Black Rock City does an annual census that is chock-full of interesting information, including the spiritual beliefs of Burners. I was going to write about the overall census results today, but decided to wait for the final 2014 data. That means this will be my last post for the season on Burning Man.
It seems appropriate that I conclude with the Temple. I consider it to be Burning Man’s most unique structure. And yes, this includes the Man. The Temple is a spiritual place. Thousands of Burners leave messages to friends and loved ones who have passed on, including pets. They also leave messages of thanks and love to people who are still very much with us. By Saturday, it is challenging to find a reachable space that hasn’t been written on. When the Temple burns on Sunday evening, all of these messages are sent skyward, with a prayer, if you will.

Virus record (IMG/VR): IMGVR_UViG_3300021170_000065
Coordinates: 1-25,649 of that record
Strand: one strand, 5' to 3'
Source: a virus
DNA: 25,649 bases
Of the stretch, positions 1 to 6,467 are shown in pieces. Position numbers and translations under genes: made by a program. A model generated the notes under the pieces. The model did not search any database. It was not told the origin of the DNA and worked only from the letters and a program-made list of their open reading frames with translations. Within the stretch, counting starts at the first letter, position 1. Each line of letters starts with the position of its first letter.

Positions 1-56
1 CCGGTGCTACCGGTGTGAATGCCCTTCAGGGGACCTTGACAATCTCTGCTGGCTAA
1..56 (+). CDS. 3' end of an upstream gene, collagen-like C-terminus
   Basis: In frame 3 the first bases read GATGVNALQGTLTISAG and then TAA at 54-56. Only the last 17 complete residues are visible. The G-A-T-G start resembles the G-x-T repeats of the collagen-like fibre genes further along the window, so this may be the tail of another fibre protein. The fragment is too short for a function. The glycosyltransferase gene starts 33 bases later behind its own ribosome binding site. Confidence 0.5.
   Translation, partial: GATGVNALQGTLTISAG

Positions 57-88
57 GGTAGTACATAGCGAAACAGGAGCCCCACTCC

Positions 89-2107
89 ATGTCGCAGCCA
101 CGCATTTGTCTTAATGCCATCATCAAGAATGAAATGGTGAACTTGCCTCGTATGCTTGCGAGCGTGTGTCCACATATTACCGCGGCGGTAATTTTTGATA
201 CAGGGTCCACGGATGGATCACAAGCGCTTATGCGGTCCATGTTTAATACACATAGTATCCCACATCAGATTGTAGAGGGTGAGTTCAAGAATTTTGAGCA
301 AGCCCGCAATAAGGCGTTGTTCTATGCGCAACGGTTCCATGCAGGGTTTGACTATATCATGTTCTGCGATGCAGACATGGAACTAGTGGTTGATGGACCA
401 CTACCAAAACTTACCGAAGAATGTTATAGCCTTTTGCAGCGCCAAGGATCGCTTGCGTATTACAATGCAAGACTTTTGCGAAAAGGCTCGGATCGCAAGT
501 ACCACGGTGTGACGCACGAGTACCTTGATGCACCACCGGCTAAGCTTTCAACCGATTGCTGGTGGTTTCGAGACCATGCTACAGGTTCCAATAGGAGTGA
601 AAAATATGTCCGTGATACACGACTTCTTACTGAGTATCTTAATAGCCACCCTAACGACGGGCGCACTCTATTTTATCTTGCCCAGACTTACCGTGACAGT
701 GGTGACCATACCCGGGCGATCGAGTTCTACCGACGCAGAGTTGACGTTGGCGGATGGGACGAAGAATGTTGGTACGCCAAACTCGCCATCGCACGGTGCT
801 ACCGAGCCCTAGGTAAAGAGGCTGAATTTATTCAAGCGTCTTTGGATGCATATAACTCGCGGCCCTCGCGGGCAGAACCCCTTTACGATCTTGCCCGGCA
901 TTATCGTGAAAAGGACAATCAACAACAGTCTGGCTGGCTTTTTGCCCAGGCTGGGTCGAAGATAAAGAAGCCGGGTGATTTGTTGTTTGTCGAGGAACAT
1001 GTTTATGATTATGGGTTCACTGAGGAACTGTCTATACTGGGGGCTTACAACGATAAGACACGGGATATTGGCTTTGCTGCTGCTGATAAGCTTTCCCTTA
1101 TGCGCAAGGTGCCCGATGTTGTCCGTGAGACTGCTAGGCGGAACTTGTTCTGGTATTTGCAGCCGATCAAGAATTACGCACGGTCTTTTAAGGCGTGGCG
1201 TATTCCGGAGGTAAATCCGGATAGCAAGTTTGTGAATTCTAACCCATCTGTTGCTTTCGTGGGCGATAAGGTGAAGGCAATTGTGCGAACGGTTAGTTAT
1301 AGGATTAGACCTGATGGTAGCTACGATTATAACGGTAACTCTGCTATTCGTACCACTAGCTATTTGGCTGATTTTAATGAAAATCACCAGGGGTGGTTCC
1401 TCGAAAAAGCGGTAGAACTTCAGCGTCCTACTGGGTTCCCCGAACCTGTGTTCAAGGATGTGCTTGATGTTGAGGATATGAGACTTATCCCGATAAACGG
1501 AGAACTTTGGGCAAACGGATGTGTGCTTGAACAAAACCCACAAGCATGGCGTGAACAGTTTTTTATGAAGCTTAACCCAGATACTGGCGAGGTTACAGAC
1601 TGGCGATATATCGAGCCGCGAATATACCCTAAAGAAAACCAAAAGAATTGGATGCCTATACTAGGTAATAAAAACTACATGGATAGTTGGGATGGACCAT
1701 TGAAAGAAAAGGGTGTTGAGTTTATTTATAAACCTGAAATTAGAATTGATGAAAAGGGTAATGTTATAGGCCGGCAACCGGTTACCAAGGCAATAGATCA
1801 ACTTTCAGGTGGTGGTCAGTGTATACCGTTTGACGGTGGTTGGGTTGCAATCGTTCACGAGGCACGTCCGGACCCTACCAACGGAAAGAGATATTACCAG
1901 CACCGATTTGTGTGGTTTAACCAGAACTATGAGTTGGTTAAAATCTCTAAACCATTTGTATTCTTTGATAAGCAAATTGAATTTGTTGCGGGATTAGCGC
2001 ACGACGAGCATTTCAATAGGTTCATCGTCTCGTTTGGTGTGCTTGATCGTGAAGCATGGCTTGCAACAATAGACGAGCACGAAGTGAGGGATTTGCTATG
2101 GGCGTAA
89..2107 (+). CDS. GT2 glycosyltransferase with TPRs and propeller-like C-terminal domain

This does not mean that Burners are religious. In fact, only 7% of Burners define themselves as belonging to a particular religion according to the 2013 Census. Half of all Burners consider themselves spiritual, however. And most of these folks, including me, think of the Temple as sacred space. The thousands of messages of grief and deeply felt love make it impossible to think otherwise.
NEXT BLOGS: I am beginning a new series on North America’s fabulous Northwest. I will start with a week-long sea kayak trip Peggy and I took this summer off the coast of northern Vancouver Island looking for Orcas. I will then move inland for a look at Washington’s beautiful Mt. Rainier National Park where Peggy and I hiked with our son Tony in August. I will finish up with a road trip down the Oregon coast, which I am on right now. It may even include portions of Washington and California’s Coast. Who knows where I might end up. I don’t.